It was far, far harder than I thought it would be at the beginning. In fact, I don’t think I would have done it if I’d known the toll it would take. In the south there was a lot of accessible, structured day walking, but I spent 200 days in Scotland where there was mostly no path, few facilities and it was very slow going. My mileage per day was sometimes a third of what it would be on a well-marked trail, even though I was moving from dawn to dusk. Creatively, though, it really delivered – every single day I found inspiring and there was a story I was interested in. Obviously I got tired, morale dropped, but I never thought ‘why the hell am I doing this?’. I’d almost go as far to say that it felt like a beautifully choreographed piece of music – one or two weeks had a particular flavour and then that flavour would change. On long travels in other countries, it can seem that the topography is similar for days or weeks on end, but in Britain the topography changes at a walking pace.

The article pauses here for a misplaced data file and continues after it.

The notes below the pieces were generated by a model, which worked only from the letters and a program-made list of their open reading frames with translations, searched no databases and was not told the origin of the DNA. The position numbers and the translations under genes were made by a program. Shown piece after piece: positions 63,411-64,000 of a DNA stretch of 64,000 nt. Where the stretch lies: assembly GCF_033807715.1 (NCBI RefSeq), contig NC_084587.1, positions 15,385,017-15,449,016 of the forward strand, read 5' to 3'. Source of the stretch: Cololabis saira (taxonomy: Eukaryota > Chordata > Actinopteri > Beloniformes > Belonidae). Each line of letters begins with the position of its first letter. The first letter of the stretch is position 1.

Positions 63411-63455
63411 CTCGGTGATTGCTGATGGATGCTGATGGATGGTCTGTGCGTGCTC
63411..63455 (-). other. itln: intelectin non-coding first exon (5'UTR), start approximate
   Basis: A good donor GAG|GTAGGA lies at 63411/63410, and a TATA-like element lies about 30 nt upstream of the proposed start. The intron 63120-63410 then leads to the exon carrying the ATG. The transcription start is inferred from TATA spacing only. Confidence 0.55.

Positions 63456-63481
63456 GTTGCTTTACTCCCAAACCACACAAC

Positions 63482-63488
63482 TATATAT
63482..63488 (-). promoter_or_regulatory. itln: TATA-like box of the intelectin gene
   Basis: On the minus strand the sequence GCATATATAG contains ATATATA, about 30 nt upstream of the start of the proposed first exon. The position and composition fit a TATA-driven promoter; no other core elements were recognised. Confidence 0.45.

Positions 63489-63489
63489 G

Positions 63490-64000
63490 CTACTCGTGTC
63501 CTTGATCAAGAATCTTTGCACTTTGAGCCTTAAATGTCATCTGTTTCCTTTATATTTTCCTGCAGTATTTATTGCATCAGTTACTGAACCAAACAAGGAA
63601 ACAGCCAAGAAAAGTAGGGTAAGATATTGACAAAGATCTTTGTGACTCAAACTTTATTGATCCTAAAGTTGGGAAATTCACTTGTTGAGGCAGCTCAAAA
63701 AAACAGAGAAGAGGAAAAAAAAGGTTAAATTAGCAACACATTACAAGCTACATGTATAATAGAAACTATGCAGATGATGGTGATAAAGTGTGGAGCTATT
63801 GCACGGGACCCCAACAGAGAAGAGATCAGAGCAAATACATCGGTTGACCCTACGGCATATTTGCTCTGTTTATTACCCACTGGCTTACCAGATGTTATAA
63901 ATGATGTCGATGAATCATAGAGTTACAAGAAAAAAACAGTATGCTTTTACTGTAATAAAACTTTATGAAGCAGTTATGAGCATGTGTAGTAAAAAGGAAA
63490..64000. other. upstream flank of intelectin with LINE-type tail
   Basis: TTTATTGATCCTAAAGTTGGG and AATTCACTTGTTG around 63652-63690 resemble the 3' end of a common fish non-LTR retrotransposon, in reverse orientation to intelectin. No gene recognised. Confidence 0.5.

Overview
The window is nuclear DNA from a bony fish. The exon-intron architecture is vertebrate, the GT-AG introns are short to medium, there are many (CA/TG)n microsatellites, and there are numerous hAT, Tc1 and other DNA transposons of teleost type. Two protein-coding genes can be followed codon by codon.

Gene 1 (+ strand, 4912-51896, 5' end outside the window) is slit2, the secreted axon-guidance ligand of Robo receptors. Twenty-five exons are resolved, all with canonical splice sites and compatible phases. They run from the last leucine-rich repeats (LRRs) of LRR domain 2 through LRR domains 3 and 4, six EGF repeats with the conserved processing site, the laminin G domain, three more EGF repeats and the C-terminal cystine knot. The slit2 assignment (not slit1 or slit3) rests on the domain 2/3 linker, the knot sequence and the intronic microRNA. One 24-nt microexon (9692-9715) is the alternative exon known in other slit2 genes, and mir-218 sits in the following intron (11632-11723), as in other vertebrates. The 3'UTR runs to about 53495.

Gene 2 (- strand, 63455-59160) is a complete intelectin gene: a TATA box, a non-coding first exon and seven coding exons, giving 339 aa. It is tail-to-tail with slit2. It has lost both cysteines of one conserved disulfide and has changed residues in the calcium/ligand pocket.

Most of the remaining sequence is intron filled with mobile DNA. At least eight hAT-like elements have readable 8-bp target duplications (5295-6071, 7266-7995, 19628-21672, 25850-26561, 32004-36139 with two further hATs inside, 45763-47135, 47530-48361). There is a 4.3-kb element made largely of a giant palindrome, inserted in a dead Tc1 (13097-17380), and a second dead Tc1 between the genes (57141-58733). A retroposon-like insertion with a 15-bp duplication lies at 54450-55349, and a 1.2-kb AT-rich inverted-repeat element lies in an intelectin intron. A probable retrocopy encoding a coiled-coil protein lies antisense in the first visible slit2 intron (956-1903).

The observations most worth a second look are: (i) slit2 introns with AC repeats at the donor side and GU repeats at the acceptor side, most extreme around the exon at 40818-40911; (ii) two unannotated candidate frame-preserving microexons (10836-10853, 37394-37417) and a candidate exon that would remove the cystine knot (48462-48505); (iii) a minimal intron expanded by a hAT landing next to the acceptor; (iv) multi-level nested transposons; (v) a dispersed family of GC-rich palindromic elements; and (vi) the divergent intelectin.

Were there any parts of the walk that changed your perspective on Britain?
I’ve gone on regular hiking trips to Scotland since I was a young teenager, but it still surprised me how wild Scotland is. I often wouldn’t see anyone for three or four days. Even in England away from car parks and dog walking areas it was surprisingly quiet – in Northumbria, which was incredibly beautiful, I barely saw any people. There was a very tangible difference between Scotland and England regarding access. I camped most of the time and in England it was stealth camping. I was having to hide! In Scotland things were immediately different. The first farmer I met beckoned me over – I thought he was going to tell me off, but he just wanted to give me the best advice on how to cross his land. He even offered me water. I completely fell head over heels for Scotland, even more so than before. As a hiker you feel that it’s genuinely your land. It was sadder for me to leave Scotland than it was to finish the journey.